BBC cut out international rape statistics from India's Daughter, accuses Leslee Udwin

An early preview of the film, before it was banned, included statistics of rape and sexual assault from all over the world

FP Staff March 19, 2015 13:44:57 IST
BBC cut out international rape statistics from India's Daughter, accuses Leslee Udwin

British filmmaker Leslee Udwin's documentary India's Daughter is not new to controversies. From issues over the director's permits for conducting an interview in Jail to allegations of painting a misleading picture of India to please the West, the documentary has attracted a fair share of trouble for the makers.

BBC cut out international rape statistics from Indias Daughter accuses Leslee Udwin

Mukesh Singh, the accused, in a grab from the film.

Though it faces legal constraints in India, the film is also being screened in other countries, more recently in the US where actors such as Meryl Streep and Frieda Pinto turned up for the screening.

In the middle of all this turbulence, it has come to light that an early preview of the film, before it was banned, included statistics of rape and sexual assault from all over the world.

This version, allegedly the original before BBC decided to make an exclusive Indian version, included evidence that in many countries in the West the incidence of rape is actually much greater, according to this Telegraph article.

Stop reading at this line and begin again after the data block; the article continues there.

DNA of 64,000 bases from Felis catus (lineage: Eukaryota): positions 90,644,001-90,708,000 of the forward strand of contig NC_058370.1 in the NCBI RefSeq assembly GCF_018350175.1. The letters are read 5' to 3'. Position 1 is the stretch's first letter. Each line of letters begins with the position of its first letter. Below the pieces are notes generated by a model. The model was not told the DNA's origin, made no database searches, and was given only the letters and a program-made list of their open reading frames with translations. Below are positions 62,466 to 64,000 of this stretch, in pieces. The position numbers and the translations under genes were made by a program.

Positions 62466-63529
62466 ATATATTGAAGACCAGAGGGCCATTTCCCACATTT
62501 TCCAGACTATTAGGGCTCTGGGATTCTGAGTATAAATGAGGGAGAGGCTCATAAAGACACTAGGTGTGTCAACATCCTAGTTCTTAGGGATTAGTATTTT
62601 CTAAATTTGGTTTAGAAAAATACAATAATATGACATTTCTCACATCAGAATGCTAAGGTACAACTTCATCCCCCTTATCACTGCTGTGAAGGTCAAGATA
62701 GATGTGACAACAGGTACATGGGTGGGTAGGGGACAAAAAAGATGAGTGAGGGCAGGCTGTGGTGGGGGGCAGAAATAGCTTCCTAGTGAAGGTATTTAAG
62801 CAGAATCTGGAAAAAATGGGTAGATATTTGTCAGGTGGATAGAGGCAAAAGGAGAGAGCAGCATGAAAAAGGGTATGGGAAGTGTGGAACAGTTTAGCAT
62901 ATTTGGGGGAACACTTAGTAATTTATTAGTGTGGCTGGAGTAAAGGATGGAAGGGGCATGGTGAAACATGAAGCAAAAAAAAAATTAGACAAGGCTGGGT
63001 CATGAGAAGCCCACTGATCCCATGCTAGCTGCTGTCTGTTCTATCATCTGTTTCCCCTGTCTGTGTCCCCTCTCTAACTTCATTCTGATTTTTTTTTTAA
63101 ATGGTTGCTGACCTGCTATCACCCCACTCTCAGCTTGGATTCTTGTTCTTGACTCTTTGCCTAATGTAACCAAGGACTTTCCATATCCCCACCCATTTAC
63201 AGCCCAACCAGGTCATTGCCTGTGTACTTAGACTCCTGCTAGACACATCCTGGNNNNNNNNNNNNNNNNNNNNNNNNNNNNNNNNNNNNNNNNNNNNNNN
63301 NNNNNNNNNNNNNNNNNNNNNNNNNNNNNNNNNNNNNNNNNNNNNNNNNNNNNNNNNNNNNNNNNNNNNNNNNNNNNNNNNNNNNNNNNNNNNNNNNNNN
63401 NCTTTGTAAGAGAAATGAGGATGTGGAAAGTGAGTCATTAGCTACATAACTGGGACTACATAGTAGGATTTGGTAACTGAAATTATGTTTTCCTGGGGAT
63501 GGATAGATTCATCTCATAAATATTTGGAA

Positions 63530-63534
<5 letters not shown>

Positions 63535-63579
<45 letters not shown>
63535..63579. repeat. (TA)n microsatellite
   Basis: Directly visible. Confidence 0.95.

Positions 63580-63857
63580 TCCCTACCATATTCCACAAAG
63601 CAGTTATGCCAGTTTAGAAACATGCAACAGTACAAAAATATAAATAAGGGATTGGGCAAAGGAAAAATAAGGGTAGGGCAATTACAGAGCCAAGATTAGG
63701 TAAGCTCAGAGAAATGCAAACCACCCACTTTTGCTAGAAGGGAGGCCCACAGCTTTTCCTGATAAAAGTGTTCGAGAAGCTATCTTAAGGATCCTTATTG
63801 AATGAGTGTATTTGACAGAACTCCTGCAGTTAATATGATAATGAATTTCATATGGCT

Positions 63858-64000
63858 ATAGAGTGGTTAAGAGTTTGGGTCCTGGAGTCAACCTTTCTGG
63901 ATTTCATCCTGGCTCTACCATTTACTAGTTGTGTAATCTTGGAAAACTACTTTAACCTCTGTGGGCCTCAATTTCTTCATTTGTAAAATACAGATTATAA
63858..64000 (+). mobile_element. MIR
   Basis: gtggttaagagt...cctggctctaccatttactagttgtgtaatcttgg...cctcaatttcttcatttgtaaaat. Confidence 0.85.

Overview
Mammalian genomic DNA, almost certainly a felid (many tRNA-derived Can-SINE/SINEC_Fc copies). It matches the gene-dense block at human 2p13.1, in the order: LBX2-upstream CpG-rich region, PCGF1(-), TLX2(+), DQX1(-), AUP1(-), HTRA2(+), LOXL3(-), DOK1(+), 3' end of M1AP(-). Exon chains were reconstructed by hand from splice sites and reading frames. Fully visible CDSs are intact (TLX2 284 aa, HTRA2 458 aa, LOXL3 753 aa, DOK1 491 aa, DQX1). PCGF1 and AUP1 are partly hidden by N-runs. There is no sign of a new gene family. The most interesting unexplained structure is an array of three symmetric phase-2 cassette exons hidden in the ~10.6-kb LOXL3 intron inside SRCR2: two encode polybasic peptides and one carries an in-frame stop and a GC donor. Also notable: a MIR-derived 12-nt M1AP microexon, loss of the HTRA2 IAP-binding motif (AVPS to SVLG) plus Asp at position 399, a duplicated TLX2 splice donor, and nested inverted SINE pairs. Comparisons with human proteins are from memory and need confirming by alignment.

Early reviews of the film also call it a balanced documentary, but the final BBC version seems to have omitted the worldwide statistics. The end result points to India being the rape capital of the world.

In an extended interview with the Asian Age, Leslee Udwin explains why there are two versions of the film, a decision that she didn't take herself.

"There is only one version of this film that does not have the statistics at the end of it. And that is the BBC version of the film. That is to do with the BBC’s editorial policy and house style, as far as its Storyville strand is concerned, where they do not quote statistics in their films," says Udwin in the interview.

BBC had allegedly refused to broadcast Udwin's version as it went against nature of their brand Storyville. The stories featured in the section, according to reports, focuses on the people the stories are about and don't pay much attention to statistics.

"The BBC is the only broadcaster in the world that is allowed to make a decision about what is included in their version of the film and that is because the BBC is the only organisation that has actually put funding into the film before it was complete," Udwin explained, adding, "But certainly, big swathes of people, in excess of millions I believe, have seen this film without the statistics. That is anathema to me. That is absolutely against my film and my intentions."

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